Project Kesher and Hollaback had similar success stories of how they started but what intrigued me the most was how women are identifying issues in their community and using technology as a form of organizing. For example,Project Kesher noticed that it took only one year for technology to reach and take over Ukraine Russia, leaving women in fear of loosing their jobs because they did not know how to use it. Likewise, Hollaback!, located in New York City is thinking about the future and creating an I phone application for women to report when they are being harassed on the street and the application will tell them where they can go in the community they are in and maybe even be connected to the police for help. Currently, they have a campaign called The Most Understanding Husband, where one man shared that he no longer has sex with his wife if she does not consent to it. This email comes all the way from Nepal.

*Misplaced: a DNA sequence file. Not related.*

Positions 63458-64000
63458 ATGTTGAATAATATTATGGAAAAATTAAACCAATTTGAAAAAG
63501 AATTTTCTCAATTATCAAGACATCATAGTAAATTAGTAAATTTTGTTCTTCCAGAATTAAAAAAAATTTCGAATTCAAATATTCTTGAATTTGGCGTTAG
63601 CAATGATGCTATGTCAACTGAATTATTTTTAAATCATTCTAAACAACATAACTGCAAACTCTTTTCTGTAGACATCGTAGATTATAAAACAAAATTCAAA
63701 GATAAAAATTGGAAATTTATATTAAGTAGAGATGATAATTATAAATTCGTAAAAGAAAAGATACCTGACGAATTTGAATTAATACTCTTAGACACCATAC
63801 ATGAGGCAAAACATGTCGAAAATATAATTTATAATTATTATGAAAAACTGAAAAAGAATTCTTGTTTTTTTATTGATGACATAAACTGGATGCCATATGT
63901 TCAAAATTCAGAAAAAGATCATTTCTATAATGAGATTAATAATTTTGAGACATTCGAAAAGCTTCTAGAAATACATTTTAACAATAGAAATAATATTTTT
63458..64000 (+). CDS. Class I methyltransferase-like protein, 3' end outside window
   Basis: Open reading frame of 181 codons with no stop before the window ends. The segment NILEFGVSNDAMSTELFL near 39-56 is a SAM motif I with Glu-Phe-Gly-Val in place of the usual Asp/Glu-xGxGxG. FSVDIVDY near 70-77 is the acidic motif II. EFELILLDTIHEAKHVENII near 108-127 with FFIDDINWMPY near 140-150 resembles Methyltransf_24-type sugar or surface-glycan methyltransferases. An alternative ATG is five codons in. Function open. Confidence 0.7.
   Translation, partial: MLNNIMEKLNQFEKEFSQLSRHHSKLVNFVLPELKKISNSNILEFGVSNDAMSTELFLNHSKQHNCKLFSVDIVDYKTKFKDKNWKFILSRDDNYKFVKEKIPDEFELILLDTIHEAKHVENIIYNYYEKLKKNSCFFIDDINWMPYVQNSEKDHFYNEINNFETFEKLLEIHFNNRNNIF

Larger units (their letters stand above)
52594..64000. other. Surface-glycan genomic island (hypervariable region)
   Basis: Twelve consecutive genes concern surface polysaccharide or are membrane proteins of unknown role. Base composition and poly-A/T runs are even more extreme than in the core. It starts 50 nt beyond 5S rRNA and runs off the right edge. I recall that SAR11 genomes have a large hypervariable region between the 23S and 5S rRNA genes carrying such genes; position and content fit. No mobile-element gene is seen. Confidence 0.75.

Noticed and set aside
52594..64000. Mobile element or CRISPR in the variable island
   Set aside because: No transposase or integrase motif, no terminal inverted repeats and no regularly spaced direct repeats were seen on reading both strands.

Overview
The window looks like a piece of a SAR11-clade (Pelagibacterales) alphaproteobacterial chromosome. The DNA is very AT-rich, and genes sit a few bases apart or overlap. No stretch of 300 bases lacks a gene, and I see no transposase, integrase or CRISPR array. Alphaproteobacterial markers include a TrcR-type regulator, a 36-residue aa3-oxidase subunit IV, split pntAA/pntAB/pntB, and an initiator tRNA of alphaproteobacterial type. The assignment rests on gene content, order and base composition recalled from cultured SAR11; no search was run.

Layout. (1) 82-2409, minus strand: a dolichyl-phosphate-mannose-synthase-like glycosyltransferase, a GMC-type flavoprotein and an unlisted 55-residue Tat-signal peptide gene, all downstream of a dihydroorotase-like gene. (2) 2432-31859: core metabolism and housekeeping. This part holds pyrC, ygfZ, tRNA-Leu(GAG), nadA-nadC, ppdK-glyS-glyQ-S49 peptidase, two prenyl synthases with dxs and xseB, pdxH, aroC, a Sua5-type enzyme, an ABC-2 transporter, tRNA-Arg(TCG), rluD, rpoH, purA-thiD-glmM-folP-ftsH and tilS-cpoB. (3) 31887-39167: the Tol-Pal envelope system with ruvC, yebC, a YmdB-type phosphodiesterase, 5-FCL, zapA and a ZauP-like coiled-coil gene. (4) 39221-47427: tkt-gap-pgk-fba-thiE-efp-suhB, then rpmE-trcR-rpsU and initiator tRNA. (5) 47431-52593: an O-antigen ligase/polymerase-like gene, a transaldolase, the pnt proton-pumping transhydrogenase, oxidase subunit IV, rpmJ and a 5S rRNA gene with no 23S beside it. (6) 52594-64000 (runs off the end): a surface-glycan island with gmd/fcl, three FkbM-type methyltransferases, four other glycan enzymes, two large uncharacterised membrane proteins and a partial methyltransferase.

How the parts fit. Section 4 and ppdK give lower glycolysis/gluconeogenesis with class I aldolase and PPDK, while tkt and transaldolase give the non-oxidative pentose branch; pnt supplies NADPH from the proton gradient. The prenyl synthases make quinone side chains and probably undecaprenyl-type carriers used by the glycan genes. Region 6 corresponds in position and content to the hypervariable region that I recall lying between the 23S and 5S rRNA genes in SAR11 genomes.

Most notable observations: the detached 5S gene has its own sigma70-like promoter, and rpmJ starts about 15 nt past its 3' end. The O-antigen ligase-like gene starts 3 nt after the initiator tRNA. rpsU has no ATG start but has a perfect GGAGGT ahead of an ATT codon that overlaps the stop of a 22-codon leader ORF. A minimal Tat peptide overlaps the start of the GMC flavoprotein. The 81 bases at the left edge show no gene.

While the panel gave great examples of the strength and positive outcomes when we use technology and examples of the future of technology, the participants of the workshop had other concerns.
1. When we implement technology, how do we deal with illiteracy?
2. When we implement technology, how do we deal with different languages in a community in a country, globally?
3. When we implement technology, how do we deal with certain levels of education?

There was also a concern about how many women are getting cut off from information because of lack of education, finances and power supply outages in their country. In addition, “ the problem with all this technology is that we don’t know who to trust anymore” said Arda from the YWCA of Palestine.

As the person who greets everyone who comes into Pulse Wire on Worldpulse, Fatima says that she sees how this plays itself out as there are women who login to Pulse Wire, write once and never come back, or come back a month or a year later.